It says it’s rock’n’roll, it may even be fashion, but is it art? And can all three pay the rent? Incorporating fashion and sculpture into stage shows is one thing, but when the album is due, however you package it, the punters desire quality product.
By their own admission, Chicks On Speed never wanted to become a band. Like The Birthday Party, they left their native Australia washing up in the low-rent life of Berlin, but progressed as graphic designers spilling over into the arty end of fashion.
Their first record, Eurotrash Girl, was the cool (as in cold) sound of Kraut-Rock seeking a rapprochement with some of the meanest robotic techno this side of Detroit. And it worked. The Nico / Gina X Teutonic tones of that record are the band’s default setting, but 99 Cents works best when they demand more of themselves than their mean level.
Of those higher points the travelogue of Coventry is a crafty wink in the direction of The Pet Shop Boys‘ Scandal, while Culture Vulture is a steady, mechanistic read-out of fast-forward culture that works fine over its counterpoint progression.
Love Life, an arrow pinpointed at the vacuity of celebrity for celebrity’s sake, is the album’s standout track. Its refrain, “No reference, no consequence, I think of you,” drifts sweetly along a jazz-funk filtered through Daft Punk. The persuasive electro of Shick Sharing avows the delights of feminine shaving. The final hidden track is a scratchy, dubby piece of claustrophobia that deserves greater billing, exceeding as it does, filler such as Universal Pussy.
The single We Don’t Play Guitars, a soft attack on rock’s ever-present phallocentricty, is a genre-splitting call-to-arms similar in spirit, if not impact, to Public Enemy‘s Bring The Noise. Shooting From The Hip, Sell-Out, and title-track 99 Cents are all heavy with wordage, tirelessly peddling an ardent anti-consumerism.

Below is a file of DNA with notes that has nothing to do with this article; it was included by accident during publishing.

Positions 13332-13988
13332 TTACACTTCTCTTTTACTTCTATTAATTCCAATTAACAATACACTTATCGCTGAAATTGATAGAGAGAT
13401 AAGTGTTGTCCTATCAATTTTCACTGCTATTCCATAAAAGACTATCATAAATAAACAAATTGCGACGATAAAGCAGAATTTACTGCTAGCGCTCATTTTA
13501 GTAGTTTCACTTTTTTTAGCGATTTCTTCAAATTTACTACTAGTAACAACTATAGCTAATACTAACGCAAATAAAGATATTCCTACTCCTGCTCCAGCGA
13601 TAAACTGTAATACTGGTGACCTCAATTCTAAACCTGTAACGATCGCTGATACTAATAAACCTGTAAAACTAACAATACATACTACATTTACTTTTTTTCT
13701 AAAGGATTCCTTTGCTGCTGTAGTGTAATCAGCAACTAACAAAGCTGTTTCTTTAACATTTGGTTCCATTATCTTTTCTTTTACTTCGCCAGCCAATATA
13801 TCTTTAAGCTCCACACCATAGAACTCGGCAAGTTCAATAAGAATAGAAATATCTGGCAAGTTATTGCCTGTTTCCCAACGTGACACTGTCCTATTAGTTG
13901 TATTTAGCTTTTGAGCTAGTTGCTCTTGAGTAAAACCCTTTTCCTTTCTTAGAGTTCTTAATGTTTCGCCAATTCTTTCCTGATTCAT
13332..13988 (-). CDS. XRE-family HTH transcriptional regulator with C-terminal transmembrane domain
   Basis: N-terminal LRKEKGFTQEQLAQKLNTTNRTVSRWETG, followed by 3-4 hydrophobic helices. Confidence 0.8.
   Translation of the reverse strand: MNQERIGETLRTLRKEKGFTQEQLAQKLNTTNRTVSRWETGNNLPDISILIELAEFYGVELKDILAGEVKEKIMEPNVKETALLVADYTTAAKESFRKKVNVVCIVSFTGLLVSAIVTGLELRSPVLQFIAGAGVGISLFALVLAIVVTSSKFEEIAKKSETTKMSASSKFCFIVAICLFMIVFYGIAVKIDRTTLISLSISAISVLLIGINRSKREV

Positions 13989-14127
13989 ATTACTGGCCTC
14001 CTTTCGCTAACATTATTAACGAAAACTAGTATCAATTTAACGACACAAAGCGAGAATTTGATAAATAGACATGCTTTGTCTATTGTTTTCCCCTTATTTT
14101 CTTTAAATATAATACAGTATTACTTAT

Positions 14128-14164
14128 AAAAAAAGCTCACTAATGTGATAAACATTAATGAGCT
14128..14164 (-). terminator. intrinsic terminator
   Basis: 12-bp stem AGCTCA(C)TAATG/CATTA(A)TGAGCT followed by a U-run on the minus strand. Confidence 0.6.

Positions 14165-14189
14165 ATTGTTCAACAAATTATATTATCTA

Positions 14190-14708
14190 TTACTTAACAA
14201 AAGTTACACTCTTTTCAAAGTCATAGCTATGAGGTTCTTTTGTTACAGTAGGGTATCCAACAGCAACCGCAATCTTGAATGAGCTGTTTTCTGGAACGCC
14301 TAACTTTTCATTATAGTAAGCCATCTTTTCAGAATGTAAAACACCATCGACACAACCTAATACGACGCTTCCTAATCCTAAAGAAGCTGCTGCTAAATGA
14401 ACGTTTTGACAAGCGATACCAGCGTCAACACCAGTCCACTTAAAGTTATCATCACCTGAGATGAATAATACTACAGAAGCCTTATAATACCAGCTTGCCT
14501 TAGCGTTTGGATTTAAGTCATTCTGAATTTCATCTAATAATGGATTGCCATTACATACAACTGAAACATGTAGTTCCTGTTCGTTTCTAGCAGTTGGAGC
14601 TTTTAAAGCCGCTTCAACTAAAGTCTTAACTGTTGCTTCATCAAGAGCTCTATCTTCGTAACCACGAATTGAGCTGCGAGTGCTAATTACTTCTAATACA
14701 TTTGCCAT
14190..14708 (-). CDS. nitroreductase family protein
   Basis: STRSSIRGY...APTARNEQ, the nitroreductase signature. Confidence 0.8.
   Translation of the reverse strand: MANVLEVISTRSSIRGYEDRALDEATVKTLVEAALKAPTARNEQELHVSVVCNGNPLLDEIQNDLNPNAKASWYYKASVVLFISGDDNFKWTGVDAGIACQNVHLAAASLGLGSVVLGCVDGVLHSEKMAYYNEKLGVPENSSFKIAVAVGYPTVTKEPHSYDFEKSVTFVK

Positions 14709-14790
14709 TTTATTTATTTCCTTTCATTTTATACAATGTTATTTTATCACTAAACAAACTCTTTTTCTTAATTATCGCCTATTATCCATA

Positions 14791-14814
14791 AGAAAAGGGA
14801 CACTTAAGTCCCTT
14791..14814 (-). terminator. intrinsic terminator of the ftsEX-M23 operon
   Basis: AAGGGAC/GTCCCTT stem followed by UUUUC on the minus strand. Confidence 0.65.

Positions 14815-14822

However, unlike some of their musical forebears, the band appear unaware of the central conceit. Many years ago, armed with tinfuls of ’60s art-school knowingness, The Who based a whole album on the term “sell-out”, with fabricated adverts between the album tracks while all Chicks On Speed can muster are conversational tirades such as, “The whole world has just gotten so unbelievably commercial,” and, “(The people) are completely bought into it.” Presumably, by buying into Chicks On Speed, “we” are not “the people”, and therefore not complete mugs.
The line between art and commerce has been a part of popular culture’s dialectics at least since a certain Exploding Plastic Inevitable hit New York. Over forty years ago, the likes of Roy Lichtenstein, Andy Warhol, Peter Blake and others all found inspiration in an “idea” of popular culture; in rock’n’roll, in comic art, in advertising. Artists all, and perhaps Chicks On Speed are too. However, just as faint heart never won fair maiden, so bands rarely register on any public radar without having to make a Faustian pact with the almighty dollar.
Chicks On Speed claim that would like to change the “music system”, to take it away from the music business, as though the two concepts could be separated. They may imagine that 99 Cents will show you how, but even with the electro-clash window dressing, it pretty much sounds like business as usual.